All-Bielema backfield has familiar look

Ball_Montee_PennState_2011.jpg***Vote for the All-Bielema Team on Facebook***

Day two of voting for the All-Bielema team was very similar to day one, with the most recent candidate running away with the popular vote. On both Facebook and Twitter, 2011 Heisman Trophy finalist Montee Ball easily outdistanced 2009 Big Ten Offensive Player of the Year John Clay and 2006 national Freshman of the Year P.J. Hill.

Wednesday the spotlight shifts to the less-heralded half of the Badgers' running back tandem, the fullback. As one of the few teams left in college football that regularly employs a fullback, Wisconsin has produced some pretty good ones in recent years.

The Fullback Candidates:

Ewing_Bradie_USD_2011.jpgBradie Ewing (2008-11)
2011 UW Special Teams Player of the Year ... invited to the 2012 Senior Bowl and 2012 NFL Scouting Combine ... 2010 Tom Wiesner Award winner, given to the team's top Wisconsin-born player ... three-time Academic All-Big Ten selection ... caught 20 passes for 246 yards as a senior ... 504 career all-purpose yards and four career TDs ... started on all four special teams units and made 17 career tackles




Pressley_Chris_NIU_07.jpgChris Pressley (2004-08)
Currently on the Cincinnati Bengals roster ... has played in 29 games in the NFL the last three seasons, starting 13 of them ... started 21 games at FB in his career as a Badger, including 18 in 2007-08 ... two-time Academic All-Big Ten and winner of UW's Ivan B. Williamson Scholastic Award ... 25 career carries for 103 yards and a touchdown ... also caught two passes for eight yards and a TD



Rentmeester_Bill_OSU_08.jpgBill Rentmeester (2005-08)
Appeared in 47 career games, including 39 from 2006-08 ... named UW's special teams player of the year as a senior ... famous for "Billy on the belly" play at Fresno State in 2008 when he ran for eight yards and a first down deep in Wisconsin territory that helped UW run out the clock to end the game ... carried the ball 26 times in his career for 116 yards and one touchdown ... also caught four passes for 21 yards and a score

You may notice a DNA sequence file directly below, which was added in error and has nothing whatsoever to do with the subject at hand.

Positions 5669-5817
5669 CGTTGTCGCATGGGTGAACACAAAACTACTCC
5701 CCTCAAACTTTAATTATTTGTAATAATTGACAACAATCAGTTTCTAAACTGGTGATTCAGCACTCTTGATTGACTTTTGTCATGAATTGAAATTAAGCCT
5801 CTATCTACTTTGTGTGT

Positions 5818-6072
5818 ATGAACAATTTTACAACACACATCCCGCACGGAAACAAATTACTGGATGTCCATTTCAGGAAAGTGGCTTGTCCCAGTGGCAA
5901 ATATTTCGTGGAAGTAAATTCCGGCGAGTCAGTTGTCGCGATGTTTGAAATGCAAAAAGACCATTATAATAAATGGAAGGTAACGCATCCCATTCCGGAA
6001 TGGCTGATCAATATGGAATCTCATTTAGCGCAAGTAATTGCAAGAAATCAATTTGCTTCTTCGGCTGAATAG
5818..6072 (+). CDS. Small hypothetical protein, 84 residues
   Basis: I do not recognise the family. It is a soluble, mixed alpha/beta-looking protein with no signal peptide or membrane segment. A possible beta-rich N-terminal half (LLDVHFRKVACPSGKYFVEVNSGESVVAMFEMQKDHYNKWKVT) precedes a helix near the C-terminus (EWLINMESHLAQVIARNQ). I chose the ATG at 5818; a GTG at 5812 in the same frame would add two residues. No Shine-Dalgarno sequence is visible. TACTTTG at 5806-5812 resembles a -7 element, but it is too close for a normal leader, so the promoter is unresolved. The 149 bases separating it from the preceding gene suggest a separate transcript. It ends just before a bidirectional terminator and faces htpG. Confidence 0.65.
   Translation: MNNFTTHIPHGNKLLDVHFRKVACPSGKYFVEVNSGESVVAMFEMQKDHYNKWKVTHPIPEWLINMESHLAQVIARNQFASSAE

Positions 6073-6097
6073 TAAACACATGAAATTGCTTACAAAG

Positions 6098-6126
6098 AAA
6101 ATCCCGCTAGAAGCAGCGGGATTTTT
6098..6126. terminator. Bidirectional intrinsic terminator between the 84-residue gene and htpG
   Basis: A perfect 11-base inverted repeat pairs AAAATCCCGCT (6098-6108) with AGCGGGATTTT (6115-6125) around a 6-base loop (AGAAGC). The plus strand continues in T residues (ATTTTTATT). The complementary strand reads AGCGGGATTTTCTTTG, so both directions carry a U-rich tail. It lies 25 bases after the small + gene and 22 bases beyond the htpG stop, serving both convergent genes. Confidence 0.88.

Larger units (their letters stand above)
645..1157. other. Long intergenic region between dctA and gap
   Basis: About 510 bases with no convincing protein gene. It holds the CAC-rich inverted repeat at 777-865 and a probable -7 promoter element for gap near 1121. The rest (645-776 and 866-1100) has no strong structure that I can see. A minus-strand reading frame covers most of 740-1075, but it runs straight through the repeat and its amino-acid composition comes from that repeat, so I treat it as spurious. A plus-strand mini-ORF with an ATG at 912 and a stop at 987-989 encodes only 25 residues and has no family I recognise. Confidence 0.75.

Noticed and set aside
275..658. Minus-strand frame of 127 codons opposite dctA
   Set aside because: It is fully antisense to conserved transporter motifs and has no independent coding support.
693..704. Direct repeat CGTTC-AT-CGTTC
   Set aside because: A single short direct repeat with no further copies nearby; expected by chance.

Remember to vote early and often for the All-Bielema team either on Facebook or Twitter using #AllBielemaTeam (follow @BadgerFootball).


The Voice: Whatever the recipe, Badgers keep winning

The_Voice_Matt_Lepay_200.jpgWhile it is unlikely anyone associated with the University of Wisconsin men's basketball team will say it out loud, the Badgers appear to be in pretty decent shape for a 14th-consecutive trip to the NCAA tournament.

Only Kansas, Duke and Michigan State have longer streaks. Meanwhile Texas, which like the Badgers has gone dancing for the last 13 years, would seem to have some work to do.

To be sure, the Longhorns could still make it, but they begin the week with a 7-8 conference record, and a ratings percentage index (RPI) of 59, according to CollegeRPI.com.

A couple of other traditional powers will need to win their conference tournaments to make the field. Pittsburgh is last in the Big East with a 4-11 record, while its RPI is 93. UCLA is 8-6 in the Pac-12, but has an RPI of 136.

In other words, dropping games to the Panthers and the Bruins, especially the latter, would be considered a bad loss. Imagine that.

The RPI is just one of several tools for the NCAA tournament selection committee, but clearly those numbers help demonstrate that Texas, Pitt and UCLA have had their struggles.